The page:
I’m woman who desires to be pregnant in the near future. How should I protect my baby and myself?
Here is a non-exhaustive list of some of the ways to keep you and your future baby safe:
- Limit your exposure to methylmercury by reducingthe amount of seafood you eat during pregnancy. Particularly, avoid mackerel, kingfish, shark, and tilefish.
- Some dental fillings contain mercury. The FDA has concluded that dental fillings containing mercury are safe even in pregnant women. However, if you do need to have a tooth filled, talk to your dentist about the various non-mercury options available to you to be extra safe.
- If you are potentially exposed to any form of mercury at your job, talk to your employer about temporary reassignment possibilities to limit your exposure during pregnancy.
If you own an “old school” mercury-based thermometer consider buying a new one. If you ignore our advice and that old and busted thermometer breaks, vacate the room immediately and have another non-pregnant adult take care of the clean up.
Speaking of children and mercury exposure, doesn’t the mercury in some vaccines cause Autism?
No. According to the latest large-scale government study, there is no increased risk of autism following thimerosal exposure (thimerosal is a mercury-based preservative found in some vaccines). The British physician and scientist, Andrew Wakefield, who popularized this hypothetical link between the thimerosal-containing vaccines (most notably the MMR vaccine) and autism in children has been discredited worldwide. The Lancet (the original journal to publish his research) issued a formal retraction because the evidence supporting the claims he made came from falsified data. Whoops…ok, really big whoops on their part. Therefore, it is very important to have your children see their pediatrician and have their vaccines kept up to date because the infections that these immunizations prevent can be very serious, if not potentially life-threatening to your child.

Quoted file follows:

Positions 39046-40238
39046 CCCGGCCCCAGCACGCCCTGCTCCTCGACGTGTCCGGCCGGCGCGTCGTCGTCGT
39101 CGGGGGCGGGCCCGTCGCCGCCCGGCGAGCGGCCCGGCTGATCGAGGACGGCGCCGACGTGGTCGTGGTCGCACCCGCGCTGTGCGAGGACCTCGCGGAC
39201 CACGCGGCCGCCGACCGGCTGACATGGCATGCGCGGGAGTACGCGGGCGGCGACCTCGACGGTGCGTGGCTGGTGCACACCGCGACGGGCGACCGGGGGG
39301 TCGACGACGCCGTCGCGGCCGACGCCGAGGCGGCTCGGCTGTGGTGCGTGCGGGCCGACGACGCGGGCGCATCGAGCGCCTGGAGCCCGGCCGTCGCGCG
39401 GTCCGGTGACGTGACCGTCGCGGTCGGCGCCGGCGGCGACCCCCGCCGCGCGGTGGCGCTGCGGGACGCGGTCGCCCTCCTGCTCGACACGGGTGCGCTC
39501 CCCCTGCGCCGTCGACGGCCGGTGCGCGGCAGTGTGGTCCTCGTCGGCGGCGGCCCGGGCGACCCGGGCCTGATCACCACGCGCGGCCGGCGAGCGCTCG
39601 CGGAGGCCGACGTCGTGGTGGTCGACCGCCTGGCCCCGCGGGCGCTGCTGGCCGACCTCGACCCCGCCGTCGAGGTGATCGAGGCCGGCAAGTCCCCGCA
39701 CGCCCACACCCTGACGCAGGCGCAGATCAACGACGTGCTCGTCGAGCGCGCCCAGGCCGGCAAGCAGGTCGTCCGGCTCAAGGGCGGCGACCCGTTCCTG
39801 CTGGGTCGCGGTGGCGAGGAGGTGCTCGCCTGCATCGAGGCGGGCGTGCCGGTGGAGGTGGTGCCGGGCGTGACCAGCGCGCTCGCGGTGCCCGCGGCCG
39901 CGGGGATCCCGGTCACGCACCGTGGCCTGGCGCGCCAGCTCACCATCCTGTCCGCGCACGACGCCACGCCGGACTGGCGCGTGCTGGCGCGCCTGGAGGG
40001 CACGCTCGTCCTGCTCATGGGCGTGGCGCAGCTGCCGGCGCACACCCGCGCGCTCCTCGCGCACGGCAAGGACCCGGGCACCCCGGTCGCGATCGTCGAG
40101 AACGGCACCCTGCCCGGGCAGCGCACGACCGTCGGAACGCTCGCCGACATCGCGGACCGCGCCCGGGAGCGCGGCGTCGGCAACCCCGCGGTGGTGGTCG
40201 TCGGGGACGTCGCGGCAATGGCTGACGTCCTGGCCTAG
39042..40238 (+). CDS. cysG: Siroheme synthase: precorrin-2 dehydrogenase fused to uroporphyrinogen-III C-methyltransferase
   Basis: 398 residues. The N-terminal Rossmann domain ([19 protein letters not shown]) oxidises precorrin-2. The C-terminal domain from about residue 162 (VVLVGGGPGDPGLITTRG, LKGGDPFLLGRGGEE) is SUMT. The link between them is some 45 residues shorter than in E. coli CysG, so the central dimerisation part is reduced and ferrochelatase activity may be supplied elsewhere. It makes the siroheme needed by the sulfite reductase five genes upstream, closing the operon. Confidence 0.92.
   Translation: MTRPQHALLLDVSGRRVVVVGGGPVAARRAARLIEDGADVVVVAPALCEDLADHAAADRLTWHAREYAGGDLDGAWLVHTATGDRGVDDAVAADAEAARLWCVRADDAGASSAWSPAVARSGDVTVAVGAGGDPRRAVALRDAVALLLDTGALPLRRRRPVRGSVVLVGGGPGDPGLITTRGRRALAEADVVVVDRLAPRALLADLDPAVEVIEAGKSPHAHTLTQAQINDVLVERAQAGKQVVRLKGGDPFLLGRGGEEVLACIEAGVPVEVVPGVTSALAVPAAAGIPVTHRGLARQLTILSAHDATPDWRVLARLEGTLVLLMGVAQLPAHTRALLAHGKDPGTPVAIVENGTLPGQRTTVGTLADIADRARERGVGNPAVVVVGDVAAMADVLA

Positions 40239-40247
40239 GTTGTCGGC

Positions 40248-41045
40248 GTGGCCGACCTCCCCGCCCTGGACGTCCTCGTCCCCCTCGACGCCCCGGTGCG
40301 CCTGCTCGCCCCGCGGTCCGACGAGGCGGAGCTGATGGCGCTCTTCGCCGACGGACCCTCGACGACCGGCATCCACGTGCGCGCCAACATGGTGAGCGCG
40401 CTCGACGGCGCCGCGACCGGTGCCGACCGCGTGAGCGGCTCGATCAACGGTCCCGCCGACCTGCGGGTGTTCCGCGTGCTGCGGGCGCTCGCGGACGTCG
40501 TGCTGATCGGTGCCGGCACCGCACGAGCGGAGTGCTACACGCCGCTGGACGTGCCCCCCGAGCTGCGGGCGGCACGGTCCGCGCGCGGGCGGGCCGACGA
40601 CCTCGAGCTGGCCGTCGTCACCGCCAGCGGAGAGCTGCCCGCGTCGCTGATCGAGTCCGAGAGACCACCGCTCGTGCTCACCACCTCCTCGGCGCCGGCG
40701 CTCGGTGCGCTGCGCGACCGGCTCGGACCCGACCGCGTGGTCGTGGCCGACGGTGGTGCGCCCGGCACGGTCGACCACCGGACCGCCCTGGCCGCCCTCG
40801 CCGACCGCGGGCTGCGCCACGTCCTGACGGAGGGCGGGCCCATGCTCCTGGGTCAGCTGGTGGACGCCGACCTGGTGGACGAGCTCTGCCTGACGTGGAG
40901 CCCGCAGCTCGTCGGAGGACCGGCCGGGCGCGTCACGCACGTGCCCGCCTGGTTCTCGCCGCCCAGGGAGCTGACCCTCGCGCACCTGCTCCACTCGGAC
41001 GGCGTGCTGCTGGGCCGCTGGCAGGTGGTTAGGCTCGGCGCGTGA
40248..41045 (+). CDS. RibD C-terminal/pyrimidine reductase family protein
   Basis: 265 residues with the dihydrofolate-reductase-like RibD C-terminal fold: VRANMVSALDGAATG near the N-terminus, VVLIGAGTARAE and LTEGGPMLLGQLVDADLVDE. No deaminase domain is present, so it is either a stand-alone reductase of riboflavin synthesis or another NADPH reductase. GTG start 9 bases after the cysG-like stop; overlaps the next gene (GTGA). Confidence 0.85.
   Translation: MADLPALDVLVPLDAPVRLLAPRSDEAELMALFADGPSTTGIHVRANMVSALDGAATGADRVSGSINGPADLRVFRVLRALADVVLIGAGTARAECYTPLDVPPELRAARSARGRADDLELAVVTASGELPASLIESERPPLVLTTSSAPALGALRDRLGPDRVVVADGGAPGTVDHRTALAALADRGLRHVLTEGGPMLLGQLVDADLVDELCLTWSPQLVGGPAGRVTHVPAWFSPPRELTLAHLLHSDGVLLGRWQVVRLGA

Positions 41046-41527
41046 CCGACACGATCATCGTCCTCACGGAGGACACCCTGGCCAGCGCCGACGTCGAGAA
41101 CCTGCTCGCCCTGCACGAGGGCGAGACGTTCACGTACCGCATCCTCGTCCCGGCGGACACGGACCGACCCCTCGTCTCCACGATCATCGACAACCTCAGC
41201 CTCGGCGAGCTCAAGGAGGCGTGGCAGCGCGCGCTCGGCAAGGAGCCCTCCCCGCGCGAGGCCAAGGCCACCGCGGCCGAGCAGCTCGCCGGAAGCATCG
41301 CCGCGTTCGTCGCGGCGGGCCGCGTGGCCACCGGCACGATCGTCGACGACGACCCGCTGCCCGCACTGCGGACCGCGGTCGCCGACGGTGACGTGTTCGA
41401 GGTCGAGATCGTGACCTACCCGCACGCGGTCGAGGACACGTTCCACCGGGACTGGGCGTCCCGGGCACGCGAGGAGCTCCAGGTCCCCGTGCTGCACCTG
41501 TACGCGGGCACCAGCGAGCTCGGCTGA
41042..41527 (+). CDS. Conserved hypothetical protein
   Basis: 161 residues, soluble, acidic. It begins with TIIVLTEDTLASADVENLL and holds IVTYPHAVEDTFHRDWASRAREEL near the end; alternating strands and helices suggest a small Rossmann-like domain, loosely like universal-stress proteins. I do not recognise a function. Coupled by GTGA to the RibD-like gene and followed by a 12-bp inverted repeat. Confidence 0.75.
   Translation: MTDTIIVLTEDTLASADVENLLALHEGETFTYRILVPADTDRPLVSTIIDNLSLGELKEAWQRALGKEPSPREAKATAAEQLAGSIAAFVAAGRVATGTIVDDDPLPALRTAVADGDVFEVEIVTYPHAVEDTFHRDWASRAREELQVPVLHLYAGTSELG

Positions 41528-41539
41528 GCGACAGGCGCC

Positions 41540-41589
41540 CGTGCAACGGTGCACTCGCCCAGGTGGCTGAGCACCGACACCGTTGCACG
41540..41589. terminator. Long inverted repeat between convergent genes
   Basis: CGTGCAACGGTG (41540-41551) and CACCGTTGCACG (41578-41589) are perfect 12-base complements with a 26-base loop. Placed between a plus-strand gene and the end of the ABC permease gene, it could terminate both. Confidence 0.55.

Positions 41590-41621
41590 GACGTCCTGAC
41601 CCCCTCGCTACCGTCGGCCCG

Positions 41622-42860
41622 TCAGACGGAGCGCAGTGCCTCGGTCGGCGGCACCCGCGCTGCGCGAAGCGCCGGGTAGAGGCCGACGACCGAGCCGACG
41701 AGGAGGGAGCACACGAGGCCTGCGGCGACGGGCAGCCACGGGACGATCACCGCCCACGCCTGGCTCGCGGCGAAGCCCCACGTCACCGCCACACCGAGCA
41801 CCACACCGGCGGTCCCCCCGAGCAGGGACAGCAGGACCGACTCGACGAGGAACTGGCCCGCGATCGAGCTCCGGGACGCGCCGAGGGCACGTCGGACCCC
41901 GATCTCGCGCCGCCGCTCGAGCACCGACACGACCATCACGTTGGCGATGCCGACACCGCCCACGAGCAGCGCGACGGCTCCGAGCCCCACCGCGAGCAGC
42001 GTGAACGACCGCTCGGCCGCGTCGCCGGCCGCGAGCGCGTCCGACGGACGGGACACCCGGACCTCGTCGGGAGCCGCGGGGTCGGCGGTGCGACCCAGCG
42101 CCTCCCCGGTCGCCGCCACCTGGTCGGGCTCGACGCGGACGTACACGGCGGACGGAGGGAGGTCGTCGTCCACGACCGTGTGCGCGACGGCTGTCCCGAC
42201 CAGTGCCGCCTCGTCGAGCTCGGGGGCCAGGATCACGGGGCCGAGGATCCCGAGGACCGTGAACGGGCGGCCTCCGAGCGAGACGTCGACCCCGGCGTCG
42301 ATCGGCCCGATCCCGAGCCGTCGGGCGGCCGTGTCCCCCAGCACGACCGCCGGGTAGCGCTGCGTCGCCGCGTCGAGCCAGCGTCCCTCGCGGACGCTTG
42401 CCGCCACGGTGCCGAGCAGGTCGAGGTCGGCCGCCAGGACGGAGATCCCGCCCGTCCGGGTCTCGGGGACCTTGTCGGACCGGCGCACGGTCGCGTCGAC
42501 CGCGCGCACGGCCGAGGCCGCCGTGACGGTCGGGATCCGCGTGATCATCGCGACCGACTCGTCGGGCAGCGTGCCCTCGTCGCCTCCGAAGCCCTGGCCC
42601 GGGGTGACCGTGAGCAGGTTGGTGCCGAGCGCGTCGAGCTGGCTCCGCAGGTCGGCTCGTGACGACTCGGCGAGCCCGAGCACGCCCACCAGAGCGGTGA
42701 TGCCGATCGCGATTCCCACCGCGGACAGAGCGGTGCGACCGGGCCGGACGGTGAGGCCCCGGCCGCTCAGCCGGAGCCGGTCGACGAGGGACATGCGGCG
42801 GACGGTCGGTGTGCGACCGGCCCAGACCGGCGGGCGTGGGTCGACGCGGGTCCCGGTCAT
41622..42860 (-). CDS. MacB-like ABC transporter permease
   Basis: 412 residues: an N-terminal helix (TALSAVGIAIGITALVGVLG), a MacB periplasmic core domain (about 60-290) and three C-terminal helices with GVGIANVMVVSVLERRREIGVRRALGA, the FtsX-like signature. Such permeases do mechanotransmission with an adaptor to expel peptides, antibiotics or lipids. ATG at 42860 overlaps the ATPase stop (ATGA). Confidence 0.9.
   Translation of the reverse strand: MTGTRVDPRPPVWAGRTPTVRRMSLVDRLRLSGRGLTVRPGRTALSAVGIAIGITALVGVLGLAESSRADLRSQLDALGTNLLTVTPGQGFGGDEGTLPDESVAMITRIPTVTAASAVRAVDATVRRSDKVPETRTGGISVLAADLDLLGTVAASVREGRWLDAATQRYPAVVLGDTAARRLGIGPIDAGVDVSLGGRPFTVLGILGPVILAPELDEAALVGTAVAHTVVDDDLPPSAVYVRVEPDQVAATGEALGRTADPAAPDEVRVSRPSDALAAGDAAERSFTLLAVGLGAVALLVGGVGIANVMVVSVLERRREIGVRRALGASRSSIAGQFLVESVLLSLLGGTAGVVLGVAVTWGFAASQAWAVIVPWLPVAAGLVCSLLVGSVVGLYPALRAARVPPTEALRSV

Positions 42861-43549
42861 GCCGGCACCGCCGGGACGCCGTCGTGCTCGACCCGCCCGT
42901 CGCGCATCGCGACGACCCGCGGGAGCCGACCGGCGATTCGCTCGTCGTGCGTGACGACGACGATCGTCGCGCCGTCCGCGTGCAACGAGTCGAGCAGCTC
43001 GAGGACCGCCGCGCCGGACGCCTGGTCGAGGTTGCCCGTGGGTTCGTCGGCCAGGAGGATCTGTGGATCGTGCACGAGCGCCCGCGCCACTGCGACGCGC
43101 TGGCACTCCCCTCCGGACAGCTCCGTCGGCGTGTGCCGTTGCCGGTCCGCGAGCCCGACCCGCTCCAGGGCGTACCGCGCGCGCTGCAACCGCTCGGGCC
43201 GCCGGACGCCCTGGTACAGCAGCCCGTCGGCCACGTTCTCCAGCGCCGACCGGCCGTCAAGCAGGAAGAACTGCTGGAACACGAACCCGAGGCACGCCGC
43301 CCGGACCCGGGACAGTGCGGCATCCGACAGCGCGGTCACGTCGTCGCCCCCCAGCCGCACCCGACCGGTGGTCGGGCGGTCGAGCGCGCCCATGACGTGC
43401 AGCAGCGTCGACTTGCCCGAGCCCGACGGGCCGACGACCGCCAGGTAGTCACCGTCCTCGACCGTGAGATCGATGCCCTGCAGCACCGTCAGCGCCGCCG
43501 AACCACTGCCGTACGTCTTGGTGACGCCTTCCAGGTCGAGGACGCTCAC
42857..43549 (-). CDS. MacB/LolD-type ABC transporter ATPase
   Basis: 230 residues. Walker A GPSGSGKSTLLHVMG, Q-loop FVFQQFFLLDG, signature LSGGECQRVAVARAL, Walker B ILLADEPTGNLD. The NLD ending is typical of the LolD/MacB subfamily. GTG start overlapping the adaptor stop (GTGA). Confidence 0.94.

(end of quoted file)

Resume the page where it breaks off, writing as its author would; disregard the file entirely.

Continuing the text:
Your Take Home Message
Returning to Carrol’s Alice and Wonderland, realize that your next piece of Mahi Mahi is not going to turn you into a crazy elderly gentleman with a penchant for tea that Johnny Depp so brilliantly portrayed to the world. Rather, it is important for you to realize some of the potential hazards of the different types of mercury exposures as well as the symptoms to look out for if you have been exposed. For the particularly vulnerable crowd (that is babies and women with a baby on the way), make a mental note of the added precautions that are necessary to maintain good developmental and overall health and save the shark meat for a more non-pregnant time of your life.
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1. Price et al. Prenatal and Infant Exposure to Thimerosal from Vaccines and Immunoglobulins and Risk of Autism. Pediatrics. Published online September 13 2010. Accessed 12/9/2010. Available at: http://pediatrics.aappublications.org/cgi/reprint/peds.2010-0309v1.pdf
2. “Mercury in Pregnancy”. March of Dimes. Updated Aug 2009. Accessed 12/5/10. Available at: http://www.marchofdimes.com/pregnancy/stayingsafe_mercury.html
3. “Health Exposure/Effects”. Mercury. Published by United States Environment Protection Agency. Available at: http://www.epa.gov/hg/index.html